Exposed: Voyeurism and surveillance
Does it live up to the billing?
Surveillance is everywhere today, and thanks to Facebook and Google, we are all now voyeurs, monitoring each other electronically. Perfect timing, you would think, for the new exhibition at Tate Modern Exposed: Voyeurism, Surveillance and the Camera which sets out to explore our relationship with the camera and its use to capture the unaware, the unashamed and the downright unpleasant.
The show meanders through the dark side of the darkroom, from the earliest photography and, consequently, the earliest pornography, the camera’s role in social justice, celebrity stalking, scenes of violence and spying all feature. Here's a tour, with lots of links.
In 2001, Philip-Lorca diCorcia took shots of an unsuspecting public with a hidden camera. Entitled Heads the images wouldn’t seem out of place in advertisements. To diCorcia, the great unwashed were fair game and, when challenged in court by one of his unwilling models, a judge sided with the artist. Remember, this is art – resistance is futile.
Images by Walker Evans from the 1930s also depict the public on New York City’s underground trains. As with many of the photographs on display, acquiring these images was no doubt extremely challenging given the limitations of film, the available light and the covert shooting. Again, the work concentrates on the unposed demeanour of everyday people. Later, Evans’ work appears more akin to photojournalism, with his Sick flood refugee in the Red Cross temporary infirmary, a timeless image that, instead of Arkansas in 1937, could easily be a depiction of a recent third world tragedy.
Another photographer, Paul Strand took this a stage further, photographing impoverished immigrants using a camera with a false lens that suggested he was pointing it elsewhere. While not always covert, the prying images of the poor, taken either with social history in mind or for the schadenfreude effect, suggest another kind of vulnerability. The squalor revealed in the 1889 photograph Lodgers in Bayard Street Tenement, Five Cents a Spot by Jacob August Riis is another example.
Also on show are various concealed camera types: the heel of a shoe, the handle of a walking cane, a fob watch and one dating from 1886 that you’d hide behind a waistcoat with the lens appearing as a button. The classic Minox Model B spy camera appears along with a Leica IIIf sporting a Kodak 90° viewfinder.
The sight of a glass-cased redtop with its ‘Diana is dead’ spread seems somewhat incongruous and, like many aspects of this exhibition, the experience feels more museum than gallery.
While voyeurism features in both the title and the content of this exhibition, those hoping for an erotically charged Stendhal's syndrome moment are likely to be disappointed. However, Auguste Belloc, evidently an early pioneer of pornography with his stereoscopic images from 1860, gives photographic form to art’s most enduring image, the nude.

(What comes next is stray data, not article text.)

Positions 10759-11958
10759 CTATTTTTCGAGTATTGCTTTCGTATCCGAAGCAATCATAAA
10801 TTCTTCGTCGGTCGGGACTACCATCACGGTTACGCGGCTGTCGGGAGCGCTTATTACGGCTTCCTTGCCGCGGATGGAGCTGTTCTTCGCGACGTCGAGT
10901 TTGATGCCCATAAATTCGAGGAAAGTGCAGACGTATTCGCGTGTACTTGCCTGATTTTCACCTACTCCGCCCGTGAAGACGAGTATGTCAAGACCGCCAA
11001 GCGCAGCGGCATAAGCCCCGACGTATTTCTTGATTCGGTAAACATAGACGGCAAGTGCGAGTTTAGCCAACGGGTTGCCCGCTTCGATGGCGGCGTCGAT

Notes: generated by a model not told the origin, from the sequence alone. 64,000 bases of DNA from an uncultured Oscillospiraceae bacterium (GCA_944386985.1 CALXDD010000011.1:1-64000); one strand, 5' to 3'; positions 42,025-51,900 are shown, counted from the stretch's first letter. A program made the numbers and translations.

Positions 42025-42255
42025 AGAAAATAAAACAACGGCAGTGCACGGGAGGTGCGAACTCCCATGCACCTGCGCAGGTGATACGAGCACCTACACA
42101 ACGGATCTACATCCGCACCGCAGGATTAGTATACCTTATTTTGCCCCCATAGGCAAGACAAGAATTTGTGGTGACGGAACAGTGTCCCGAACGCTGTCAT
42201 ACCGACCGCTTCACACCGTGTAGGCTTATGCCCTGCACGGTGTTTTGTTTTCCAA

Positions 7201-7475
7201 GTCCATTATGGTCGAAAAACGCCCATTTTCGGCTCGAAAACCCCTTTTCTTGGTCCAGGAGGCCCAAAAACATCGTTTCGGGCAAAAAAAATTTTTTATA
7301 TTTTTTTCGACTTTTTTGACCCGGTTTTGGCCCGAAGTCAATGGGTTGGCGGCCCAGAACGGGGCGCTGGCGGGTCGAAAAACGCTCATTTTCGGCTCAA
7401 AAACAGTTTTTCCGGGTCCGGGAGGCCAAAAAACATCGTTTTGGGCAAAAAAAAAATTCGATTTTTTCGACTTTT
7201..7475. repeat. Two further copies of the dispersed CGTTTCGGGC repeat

Among the most surprising images is that of the scarred torso of Andy Warhol taken by Richard Avedon in 1969. The patchwork of stitching is almost painful to look at and suggests that the perpetrator of these injuries, Valerie Solanis, wasn’t kidding with her SCUM Manifesto – The Society for Cutting Up Men.
A darkened corridor displays Kohei Yoshiyuki’s 1971 series of photos The Park, taken at night and made possible using a combination of filtered flashbulbs and infrared film. If Chuo Park in Shinjuku is anything to go by, then dogging is not exactly a new phenomenon and was certainly a regular nocturnal sport in 1970s Japan.
Dirty Windows is Merry Alpern’s series of images depicting the goings on in a rather busy toilet. The long lens and grainy black and white imagery add weight to this voyeuristic display that dominates a gallery wall. On seeing this, Chuck Berry’s toilet cam incident came to mind. Caught with videos of around 60 women using his restaurant loo, he claimed it was for security reasons, as he suspected a staff member was stealing from him. Obviously, he should have said it was for art. Presumably, it’s only a matter of time before some avid photographer is collared with a copious collection of upskirt pics, yet will claim his dubious hoarding is for artistic purposes and is to be pieced together like a mosaic to form a huge image of a lens – a Nikkor, naturally.
Nan Goldin’s visual feast The Ballad of Sexual Dependency is a fast moving slideshow spanning three decades. It’s absorbing and an intimate portrayal of an array of relationships, as the camera’s potential invasiveness seems almost invisible to the subjects involved. While revealing and explicit, the surveillance here is trusted and the work is all the more remarkable for that.
The mood changes considerably with exhibition images that depict scenes of violence and catastrophe.
What you imagined is much worse